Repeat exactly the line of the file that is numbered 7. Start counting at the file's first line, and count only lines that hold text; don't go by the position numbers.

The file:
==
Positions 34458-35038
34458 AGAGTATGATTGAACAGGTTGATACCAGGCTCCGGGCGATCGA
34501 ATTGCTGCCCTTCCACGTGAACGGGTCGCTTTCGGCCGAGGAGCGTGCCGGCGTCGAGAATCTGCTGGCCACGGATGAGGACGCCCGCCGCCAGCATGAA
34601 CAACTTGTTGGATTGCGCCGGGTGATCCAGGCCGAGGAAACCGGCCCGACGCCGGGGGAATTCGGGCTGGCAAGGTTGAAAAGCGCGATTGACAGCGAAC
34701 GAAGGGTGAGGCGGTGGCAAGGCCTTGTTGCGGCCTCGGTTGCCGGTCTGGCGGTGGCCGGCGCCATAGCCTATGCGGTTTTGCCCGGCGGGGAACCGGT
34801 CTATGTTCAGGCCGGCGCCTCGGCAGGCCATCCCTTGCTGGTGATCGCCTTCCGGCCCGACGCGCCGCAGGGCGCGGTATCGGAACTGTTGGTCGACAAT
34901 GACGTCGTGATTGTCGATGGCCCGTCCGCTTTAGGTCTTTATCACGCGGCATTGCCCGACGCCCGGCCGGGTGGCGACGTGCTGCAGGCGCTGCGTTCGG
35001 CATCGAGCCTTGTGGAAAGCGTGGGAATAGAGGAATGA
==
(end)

34901 GACGTCGTGATTGTCGATGGCCCGTCCGCTTTAGGTCTTTATCACGCGGCATTGCCCGACGCCCGGCCGGGTGGCGACGTGCTGCAGGCGCTGCGTTCGG